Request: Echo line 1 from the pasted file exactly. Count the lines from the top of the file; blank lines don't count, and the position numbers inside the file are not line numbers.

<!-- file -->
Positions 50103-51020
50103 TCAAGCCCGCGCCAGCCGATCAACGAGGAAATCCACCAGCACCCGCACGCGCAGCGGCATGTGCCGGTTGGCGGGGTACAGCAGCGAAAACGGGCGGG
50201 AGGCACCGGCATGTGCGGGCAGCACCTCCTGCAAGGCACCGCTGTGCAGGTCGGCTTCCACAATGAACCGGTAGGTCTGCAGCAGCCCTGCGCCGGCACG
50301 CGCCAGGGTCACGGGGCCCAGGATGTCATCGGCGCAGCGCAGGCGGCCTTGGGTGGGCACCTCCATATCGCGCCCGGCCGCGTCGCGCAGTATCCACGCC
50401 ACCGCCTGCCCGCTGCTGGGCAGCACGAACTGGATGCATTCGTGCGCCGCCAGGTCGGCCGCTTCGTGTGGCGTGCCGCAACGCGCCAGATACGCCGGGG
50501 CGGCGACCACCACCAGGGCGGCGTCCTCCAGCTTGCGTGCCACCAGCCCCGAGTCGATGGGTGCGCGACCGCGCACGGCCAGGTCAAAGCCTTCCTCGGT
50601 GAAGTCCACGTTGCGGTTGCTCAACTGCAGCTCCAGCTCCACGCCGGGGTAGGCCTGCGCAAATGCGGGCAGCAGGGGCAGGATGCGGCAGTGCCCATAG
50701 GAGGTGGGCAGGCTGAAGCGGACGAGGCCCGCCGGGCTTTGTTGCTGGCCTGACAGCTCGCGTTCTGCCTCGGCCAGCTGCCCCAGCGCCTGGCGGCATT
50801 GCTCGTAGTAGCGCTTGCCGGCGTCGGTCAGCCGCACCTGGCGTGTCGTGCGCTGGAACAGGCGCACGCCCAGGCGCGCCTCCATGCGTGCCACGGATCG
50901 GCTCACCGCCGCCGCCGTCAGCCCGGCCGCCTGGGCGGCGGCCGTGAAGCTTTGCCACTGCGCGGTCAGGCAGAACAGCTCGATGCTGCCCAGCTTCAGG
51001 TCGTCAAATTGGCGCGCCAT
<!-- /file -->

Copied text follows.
Positions 50103-51020